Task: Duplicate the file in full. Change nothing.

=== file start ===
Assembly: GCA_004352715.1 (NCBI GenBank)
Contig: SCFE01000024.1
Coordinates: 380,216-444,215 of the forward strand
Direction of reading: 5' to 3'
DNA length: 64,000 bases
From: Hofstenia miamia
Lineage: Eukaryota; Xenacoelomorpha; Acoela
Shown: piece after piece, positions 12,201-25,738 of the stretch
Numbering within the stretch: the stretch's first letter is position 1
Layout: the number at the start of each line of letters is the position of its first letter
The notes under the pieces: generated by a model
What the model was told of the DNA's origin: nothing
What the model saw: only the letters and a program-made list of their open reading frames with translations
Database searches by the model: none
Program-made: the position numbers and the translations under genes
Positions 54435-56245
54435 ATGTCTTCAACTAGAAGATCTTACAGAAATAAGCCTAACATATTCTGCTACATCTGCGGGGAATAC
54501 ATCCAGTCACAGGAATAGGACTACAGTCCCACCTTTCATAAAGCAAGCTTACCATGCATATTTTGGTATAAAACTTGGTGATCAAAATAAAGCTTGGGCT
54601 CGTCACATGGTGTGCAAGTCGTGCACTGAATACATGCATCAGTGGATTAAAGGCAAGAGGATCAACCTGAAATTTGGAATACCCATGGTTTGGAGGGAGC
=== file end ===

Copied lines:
Assembly: GCA_004352715.1 (NCBI GenBank)
Contig: SCFE01000024.1
Coordinates: 380,216-444,215 of the forward strand
Direction of reading: 5' to 3'
DNA length: 64,000 bases
From: Hofstenia miamia
Lineage: Eukaryota; Xenacoelomorpha; Acoela
Shown: piece after piece, positions 12,201-25,738 of the stretch
Numbering within the stretch: the stretch's first letter is position 1
Layout: the number at the start of each line of letters is the position of its first letter
The notes under the pieces: generated by a model
What the model was told of the DNA's origin: nothing
What the model saw: only the letters and a program-made list of their open reading frames with translations
Database searches by the model: none
Program-made: the position numbers and the translations under genes
Positions 54435-56245
54435 ATGTCTTCAACTAGAAGATCTTACAGAAATAAGCCTAACATATTCTGCTACATCTGCGGGGAATAC
54501 ATCCAGTCACAGGAATAGGACTACAGTCCCACCTTTCATAAAGCAAGCTTACCATGCATATTTTGGTATAAAACTTGGTGATCAAAATAAAGCTTGGGCT
54601 CGTCACATGGTGTGCAAGTCGTGCACTGAATACATGCATCAGTGGATTAAAGGCAAGAGGATCAACCTGAAATTTGGAATACCCATGGTTTGGAGGGAGC